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Rookie John Danks pitched too effectively Wednesday to start Sunday against the Cubs at Wrigley Field.
Danks cemented his presence in the White Sox's rotation by allowing two runs in 6 1/3 innings in a 5-3 victory over the New York Yankees in the first game of a day-night doubleheader.
"I want to keep this kid fresh all year," manager Ozzie Guillen said after Danks, 22, threw 88 pitches and struck out a career-high seven. "He's a baby. I don't want to overuse him."
Guillen, however, didn't rule out the possibility of bringing back Jose Contreras on short rest to start Sunday even after Contreras threw 100 pitches in an 8-1 loss to the Yankees in the nightcap that started 1 hour 15 minutes late because of rain.
Contreras left with two outs in the seventh behind 4-1. Guillen believes Contreras won't be extended too much Sunday because the interleague game will be played under National League rules that don't employ the designated hitter and because his bullpen is well rested.
Contreras thought he would know more Thursday about his ability to pitch Sunday. If Contreras starts Sunday, he would get an extra day of rest for his next start because the Sox have an off day May 24.
In a more urgent matter, the Sox optioned backup catcher Gustavo Molina to Triple-A Charlotte after the second è game. Molina got his first major-league hit--a third-inning single off Chein-Ming Wang--but the Sox's lineup desperately needs offensive help, particularly when A.J. Pierzynski isn't starting.
The Sox are expected to activate backup catcher Toby Hall, who was hitting .263 (5-for-19) with two home runs in a minor-league rehabilitation assignment at Charlotte.
Danks (2-4) exploited a Yankees offense that fell to 3-7 in games against left-handed starters.
With the help of a big-breaking curveball and a fastball with "a little juice," as Pierzynski described it, Danks made quite an impression.
"Since he has been here, he has done nothing but get better," Pierzynski said. "Slowly you can see his confidence grow. He never gave up when he lost his first starts because he knew that eventually we would score runs for him."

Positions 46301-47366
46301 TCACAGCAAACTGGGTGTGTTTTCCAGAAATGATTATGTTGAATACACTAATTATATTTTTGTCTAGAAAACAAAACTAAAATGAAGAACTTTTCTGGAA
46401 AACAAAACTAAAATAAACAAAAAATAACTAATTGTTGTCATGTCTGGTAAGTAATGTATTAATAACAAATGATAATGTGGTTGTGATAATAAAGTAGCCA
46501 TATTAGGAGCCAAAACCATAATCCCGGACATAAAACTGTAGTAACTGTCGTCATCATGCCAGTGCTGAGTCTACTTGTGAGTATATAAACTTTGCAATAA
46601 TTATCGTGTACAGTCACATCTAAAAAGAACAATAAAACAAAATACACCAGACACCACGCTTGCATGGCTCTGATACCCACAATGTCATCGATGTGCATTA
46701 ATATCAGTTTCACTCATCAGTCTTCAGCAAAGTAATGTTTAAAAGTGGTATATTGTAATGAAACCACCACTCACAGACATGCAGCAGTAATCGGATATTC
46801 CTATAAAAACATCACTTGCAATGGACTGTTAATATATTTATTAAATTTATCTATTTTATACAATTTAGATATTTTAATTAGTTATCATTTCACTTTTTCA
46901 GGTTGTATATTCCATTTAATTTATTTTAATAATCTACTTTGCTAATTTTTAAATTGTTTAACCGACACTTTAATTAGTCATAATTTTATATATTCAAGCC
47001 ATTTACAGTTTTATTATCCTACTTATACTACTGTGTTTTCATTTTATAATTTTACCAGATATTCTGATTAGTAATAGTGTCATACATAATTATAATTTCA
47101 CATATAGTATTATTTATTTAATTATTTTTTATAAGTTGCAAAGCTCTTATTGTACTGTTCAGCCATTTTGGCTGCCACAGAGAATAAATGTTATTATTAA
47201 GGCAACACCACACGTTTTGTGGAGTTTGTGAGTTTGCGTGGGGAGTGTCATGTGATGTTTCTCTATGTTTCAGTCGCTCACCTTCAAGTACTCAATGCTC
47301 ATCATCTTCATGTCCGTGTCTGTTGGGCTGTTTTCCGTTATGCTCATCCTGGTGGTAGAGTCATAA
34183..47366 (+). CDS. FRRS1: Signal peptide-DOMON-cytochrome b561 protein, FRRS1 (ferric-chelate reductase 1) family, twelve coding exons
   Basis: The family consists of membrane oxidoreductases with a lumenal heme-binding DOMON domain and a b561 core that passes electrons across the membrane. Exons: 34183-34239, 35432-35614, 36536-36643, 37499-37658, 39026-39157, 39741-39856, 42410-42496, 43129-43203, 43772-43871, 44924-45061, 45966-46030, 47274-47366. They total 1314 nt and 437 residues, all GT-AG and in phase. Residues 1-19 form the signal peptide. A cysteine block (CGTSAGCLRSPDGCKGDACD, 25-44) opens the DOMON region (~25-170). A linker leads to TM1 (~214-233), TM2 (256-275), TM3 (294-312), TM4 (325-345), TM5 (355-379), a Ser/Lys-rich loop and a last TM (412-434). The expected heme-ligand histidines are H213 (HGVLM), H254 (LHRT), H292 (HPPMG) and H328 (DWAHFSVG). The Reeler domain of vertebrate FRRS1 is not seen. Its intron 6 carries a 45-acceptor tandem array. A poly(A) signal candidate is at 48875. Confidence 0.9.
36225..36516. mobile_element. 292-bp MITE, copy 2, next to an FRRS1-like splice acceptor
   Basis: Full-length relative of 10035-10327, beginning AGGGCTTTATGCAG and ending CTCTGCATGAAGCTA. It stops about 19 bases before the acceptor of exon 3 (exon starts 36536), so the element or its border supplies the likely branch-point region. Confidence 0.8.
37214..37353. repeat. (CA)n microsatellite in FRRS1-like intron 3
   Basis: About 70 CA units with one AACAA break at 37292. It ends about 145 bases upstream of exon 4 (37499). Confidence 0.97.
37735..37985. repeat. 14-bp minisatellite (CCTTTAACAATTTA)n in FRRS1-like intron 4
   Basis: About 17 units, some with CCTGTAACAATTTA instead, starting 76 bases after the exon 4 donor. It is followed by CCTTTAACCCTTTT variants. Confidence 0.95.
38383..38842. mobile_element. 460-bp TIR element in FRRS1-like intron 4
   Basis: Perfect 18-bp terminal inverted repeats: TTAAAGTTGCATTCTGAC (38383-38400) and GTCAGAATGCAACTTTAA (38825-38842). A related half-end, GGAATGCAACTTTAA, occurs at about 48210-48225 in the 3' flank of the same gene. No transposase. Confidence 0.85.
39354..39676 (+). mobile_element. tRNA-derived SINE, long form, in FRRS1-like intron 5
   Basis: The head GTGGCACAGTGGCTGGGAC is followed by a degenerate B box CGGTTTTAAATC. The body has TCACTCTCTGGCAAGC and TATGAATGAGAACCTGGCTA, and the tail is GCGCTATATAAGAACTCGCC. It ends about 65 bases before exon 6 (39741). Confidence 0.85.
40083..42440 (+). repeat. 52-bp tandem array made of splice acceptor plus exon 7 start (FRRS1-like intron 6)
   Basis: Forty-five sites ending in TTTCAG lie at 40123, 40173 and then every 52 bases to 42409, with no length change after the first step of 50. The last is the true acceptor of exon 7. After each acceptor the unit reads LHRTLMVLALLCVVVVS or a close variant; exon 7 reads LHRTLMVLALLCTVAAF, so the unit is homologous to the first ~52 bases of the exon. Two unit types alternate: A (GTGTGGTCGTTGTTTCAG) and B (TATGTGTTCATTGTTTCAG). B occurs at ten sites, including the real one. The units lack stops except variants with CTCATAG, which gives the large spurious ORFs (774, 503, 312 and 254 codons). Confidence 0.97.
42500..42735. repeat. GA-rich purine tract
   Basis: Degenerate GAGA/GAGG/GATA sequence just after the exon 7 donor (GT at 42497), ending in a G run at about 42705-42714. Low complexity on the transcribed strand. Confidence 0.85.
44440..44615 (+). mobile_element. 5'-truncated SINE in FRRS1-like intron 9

The Sox have scored 11 runs in Danks' last two starts after he received only four in his first five starts.
"He looks like nothing rattles him, nothing bothers him," Pierzynski said. "That's what you like to see out of a pitcher, especially against the Yankees with the lineup they have. He just stays positive and throws the ball over the plate. That's all you can ask for."
Guillen used Matt Thornton to get the final four outs. Thornton earned his third save.
"[Bobby] Jenks is my closer," Guillen emphasized. "My decision was that I was trying to avoid [Robinson] Cano, and I wanted [Melky] Cabrera to hit right-handed. We were going to keep him all the way to Jeter.
"Thank God Thornton threw the ball good, or else I would have to be crucified about why you didn't bring in your closer by all the managers in this town."
Reliever Nick Masset, who hasn't pitched since May 14, is candidate to start Sunday if the bullpen remains fresh and the Sox don't want to make a roster move. Masset pitched a season-high 4¦2/3§ innings April 5 against Cleveland.
The Sox would have to make room on their 40-man roster if they select Double-A Birmingham left-hander Gio Gonzalez to pitch Sunday. Gonzalez is 4-2 with 58 strikeouts and 36 hits allowed in 41¦2/3§ innings, but general manager Ken Williams said he is hesitant to have Gonzalez make his major-league debut in a frenzied Sox-Cubs game at Wrigley Field.
Gonzalez, 21, made his last start Monday. He never has pitched above Double A.
Another possibility is Gavin Floyd, although Floyd was placed on a 60-pitch limit Tuesday against Columbus in his first start in two weeks with a blister on his right hand.